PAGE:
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Industry NewsInflation surpasses 5% for the first time since ‘91: Report

Inflation surpasses 5% for the first time since ‘91: Report

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In January 2022, Canadian inflation surpassed 5 per cent for the first time since September 1991, rising 5.1 per cent on a year-over-year basis and up from a 4.8 percent gain in December 2021. In comparison, the headline Consumer Price Index (CPI) increased 1.0 per cent on a year-over-year basis in January 2021.

Excluding gasoline, the CPI rose 4.3 per cent year over year in January 2022—the fastest pace since the introduction of the index in 1999. COVID-19 pandemic-related challenges continue to weigh on supply chains, and consumer energy prices remain elevated. Taken together, Canadians continued to feel the impact of rising prices for goods and services, especially for housing, food and gasoline.

On a monthly basis, the CPI rose 0.9 per cent in January, the largest increase since January 2017, following a 0.1 per cent decline in December 2021.

Inflation is often compared with changes to average wages. Wage data from the Labour Force Survey found wages rose 2.4 per cent during the same period, meaning that, on average, prices rose faster than wages and Canadians experienced a decline in purchasing power.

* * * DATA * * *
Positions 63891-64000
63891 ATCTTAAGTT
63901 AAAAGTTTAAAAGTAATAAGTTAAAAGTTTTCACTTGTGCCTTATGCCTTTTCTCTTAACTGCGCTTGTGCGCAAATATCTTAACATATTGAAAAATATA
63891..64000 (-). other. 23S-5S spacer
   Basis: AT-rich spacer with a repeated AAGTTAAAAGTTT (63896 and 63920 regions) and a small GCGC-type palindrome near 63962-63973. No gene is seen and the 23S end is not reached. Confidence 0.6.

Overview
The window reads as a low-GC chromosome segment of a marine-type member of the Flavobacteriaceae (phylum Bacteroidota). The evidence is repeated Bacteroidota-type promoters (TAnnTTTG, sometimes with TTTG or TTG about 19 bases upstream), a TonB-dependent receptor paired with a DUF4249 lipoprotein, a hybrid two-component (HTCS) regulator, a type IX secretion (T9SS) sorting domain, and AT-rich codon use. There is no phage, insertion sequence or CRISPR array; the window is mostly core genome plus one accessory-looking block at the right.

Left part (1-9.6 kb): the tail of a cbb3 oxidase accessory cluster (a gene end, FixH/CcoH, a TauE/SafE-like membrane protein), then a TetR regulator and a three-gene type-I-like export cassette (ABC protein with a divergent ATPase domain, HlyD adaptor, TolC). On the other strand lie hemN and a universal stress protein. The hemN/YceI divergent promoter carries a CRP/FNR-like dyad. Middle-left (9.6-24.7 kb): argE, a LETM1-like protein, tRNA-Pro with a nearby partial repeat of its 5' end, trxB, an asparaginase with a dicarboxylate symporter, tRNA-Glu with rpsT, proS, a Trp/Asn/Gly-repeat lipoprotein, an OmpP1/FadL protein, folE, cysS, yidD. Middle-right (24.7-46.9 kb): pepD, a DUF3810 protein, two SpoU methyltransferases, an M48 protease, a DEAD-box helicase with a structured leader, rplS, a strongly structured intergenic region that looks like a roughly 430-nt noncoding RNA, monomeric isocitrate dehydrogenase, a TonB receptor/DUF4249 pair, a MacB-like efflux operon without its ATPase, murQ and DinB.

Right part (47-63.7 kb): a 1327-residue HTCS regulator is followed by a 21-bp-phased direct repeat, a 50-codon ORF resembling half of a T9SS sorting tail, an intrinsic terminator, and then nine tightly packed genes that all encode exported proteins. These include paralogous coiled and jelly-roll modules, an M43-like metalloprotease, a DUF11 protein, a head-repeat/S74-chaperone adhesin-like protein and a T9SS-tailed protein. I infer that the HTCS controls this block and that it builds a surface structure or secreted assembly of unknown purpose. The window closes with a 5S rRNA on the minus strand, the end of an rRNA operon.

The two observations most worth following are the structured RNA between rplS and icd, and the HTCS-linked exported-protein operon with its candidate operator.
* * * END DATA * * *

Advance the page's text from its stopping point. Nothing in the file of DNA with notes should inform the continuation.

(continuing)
Prices for groceries increase at a faster pace

Year over year, shoppers paid more for groceries, as prices for food purchased from stores rose at a faster pace in January 2022 (+6.5 per cent) than in December 2021 (+5.7 per cent). This is the largest yearly increase since May 2009.

Prices for fresh or frozen beef (+13.0 per cent), fresh or frozen chicken (+9.0 per cent), and fresh or frozen fish (+7.9 per cent) rose more in January 2022 compared with December 2021. Margarine (+16.5 per cent), as well as condiments, spices and vinegars (+12.1 per cent) were also up compared with January 2021. Higher input prices and shipping costs, because of ongoing supply chain disruptions, have contributed to the increase in the price of food.

In addition to supply chain disruptions, unfavourable growing conditions have led to higher prices for fresh fruit (+8.2 per cent) and bakery products (+7.4 per cent).

 

(Source: https://www150.statcan.gc.ca/n1/daily-quotidien/220216/dq220216a-eng.htm)

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